A house fire that killed four children may have been caused when damp logs split on hot coals on an open fire, an inquest has heard.
The four youngsters – nine-year-old Tommy, six-year-old Alisha, Rocco, four, and Appolonia, two – died when a fire engulfed their family home in Hulland Ward, Derbyshire, on January 24.
At an inquest into their deaths, Derby Coroner’s Court yesterday heard evidence that putting wet wood on hot coals can cause the water inside to boil and the wood to split open, meaning burning or hot embers can escape.
Matthew Ramsden, a chimney engineer, told coroner Robert Hunter that moisture tests carried out on wood used at the family home revealed it was over the usual moisture levels.
The children’s mother, Rachel Henson, was present at the inquest and walked from the courtroom in tears as details from post mortem reports for each of the children were read out.
At the time of the blaze she managed to escape from the property in Highfield Road but was unable to get back inside to rescue her children, who were sleeping upstairs.
Neighbours tried to reach them as the fire swept through the house but could not open the front door of the property.
Tommy and Appolonia were carried out of the house by firefighters but could not be saved and died later in hospital.
The bodies of Alisha and Rocco were later found inside the semi-detached house.
They all suffered serious burns and died from the effects of fire due to a house fire, a post mortem found.
The inquest heard evidence from Christopher Smith, a fire investigation officer with Derbyshire Fire and Rescue Service, who said examinations of the property after the fire found there were no working smoke or heat detectors in the house.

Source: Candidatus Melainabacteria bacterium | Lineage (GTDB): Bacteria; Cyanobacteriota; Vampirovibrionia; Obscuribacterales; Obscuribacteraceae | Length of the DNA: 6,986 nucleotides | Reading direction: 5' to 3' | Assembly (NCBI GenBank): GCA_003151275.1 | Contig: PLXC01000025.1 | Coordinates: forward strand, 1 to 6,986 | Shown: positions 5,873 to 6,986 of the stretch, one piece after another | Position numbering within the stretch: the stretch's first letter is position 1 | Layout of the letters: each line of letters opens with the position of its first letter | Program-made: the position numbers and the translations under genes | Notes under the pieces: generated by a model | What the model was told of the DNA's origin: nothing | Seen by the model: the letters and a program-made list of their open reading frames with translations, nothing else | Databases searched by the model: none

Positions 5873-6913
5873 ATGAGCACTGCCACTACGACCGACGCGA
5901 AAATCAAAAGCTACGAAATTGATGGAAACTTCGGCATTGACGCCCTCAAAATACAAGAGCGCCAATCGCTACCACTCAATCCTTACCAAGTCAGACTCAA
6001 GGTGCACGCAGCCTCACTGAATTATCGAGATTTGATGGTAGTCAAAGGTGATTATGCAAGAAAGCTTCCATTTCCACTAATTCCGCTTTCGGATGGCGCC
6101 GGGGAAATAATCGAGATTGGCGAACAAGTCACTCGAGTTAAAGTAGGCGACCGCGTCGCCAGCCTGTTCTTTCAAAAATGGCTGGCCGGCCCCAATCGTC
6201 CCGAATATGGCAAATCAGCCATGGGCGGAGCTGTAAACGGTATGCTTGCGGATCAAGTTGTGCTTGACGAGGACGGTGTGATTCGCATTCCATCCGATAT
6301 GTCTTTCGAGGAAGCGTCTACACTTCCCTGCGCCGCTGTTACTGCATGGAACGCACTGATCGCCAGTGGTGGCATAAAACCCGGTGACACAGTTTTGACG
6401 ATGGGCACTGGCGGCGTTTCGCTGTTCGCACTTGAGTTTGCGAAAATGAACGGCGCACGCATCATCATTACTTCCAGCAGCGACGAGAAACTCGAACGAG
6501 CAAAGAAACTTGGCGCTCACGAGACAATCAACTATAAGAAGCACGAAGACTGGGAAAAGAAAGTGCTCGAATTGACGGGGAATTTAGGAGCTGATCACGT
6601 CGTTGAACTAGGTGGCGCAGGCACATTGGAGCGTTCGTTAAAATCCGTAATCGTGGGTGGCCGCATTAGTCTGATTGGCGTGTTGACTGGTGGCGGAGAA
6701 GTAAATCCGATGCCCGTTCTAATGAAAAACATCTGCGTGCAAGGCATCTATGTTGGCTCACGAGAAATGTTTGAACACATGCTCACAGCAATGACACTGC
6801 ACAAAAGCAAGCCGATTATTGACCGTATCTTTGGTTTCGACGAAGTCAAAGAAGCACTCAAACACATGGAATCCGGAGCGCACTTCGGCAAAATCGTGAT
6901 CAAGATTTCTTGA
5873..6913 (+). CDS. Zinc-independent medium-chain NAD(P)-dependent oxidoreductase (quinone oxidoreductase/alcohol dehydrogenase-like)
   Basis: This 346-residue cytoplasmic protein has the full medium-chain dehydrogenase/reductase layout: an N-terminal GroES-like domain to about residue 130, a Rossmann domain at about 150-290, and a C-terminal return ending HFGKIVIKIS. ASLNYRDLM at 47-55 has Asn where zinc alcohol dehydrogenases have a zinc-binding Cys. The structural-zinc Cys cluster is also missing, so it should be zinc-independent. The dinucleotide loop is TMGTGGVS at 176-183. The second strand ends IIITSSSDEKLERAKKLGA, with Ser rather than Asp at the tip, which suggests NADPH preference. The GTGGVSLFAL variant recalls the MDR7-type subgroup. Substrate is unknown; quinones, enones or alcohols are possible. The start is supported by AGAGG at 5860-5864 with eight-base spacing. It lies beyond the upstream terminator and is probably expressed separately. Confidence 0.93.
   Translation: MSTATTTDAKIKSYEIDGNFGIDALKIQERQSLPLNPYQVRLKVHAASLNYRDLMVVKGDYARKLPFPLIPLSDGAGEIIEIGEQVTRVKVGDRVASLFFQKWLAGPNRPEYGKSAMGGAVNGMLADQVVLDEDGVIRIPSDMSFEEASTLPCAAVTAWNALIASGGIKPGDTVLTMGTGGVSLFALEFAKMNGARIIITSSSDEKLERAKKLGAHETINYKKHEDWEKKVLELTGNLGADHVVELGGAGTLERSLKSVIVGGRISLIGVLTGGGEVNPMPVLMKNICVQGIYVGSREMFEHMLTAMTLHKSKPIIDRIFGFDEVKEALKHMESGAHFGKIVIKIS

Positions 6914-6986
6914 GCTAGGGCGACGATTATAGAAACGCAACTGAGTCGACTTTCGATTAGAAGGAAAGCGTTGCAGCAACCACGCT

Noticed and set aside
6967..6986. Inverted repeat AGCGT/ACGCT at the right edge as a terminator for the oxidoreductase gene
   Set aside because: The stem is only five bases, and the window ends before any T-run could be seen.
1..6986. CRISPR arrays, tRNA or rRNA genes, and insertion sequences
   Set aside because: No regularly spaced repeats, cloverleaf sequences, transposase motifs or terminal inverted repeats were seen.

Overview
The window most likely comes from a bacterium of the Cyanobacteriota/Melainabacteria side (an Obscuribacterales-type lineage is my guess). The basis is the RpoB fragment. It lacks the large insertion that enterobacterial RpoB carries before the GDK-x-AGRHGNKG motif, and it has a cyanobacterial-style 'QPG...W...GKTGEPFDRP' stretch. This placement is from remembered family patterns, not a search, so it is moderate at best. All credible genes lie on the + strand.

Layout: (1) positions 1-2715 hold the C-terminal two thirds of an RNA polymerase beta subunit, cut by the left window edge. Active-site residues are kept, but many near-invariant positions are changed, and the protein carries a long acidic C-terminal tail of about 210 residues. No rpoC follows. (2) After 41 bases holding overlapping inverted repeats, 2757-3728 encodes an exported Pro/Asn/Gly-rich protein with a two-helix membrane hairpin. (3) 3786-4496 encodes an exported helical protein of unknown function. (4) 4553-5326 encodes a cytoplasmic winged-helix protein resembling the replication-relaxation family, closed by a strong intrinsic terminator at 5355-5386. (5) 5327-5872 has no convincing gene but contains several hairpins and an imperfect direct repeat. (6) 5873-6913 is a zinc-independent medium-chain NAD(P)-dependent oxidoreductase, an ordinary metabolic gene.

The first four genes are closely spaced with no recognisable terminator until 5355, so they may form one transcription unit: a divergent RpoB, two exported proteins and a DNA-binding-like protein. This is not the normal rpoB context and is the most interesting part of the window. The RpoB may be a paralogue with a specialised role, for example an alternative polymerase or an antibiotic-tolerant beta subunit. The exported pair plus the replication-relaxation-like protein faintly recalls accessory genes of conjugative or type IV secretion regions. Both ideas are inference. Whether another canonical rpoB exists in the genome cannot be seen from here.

One battery-powered smoke alarm was found on the first floor landing but tests proved it had no battery fitted.
Two hard-wire smoke alarms had also been disconnected from the mains, along with a heat detector.
Mr Smith said the fire began in the lounge on the ground floor and spread to the bedrooms above, where the children were sleeping.
Ms Henson had only had the open fire for a relatively short time, he said, after changing from a flame-effect gas fire.
Investigators ruled out the possibilities that the fire was started deliberately, that it was due to an electrical fault or had started because of smoking materials.
Mr Smith told the inquest: “The most likely cause of the fire was accidental resulting from the ignition of items around the fire; hot coal or burning log falling from the open fire, or a hot wooden ember being ejected from the fire.”
The hearing was adjourned until today when the coroner will hear evidence from two more witnesses before delivering his ruling.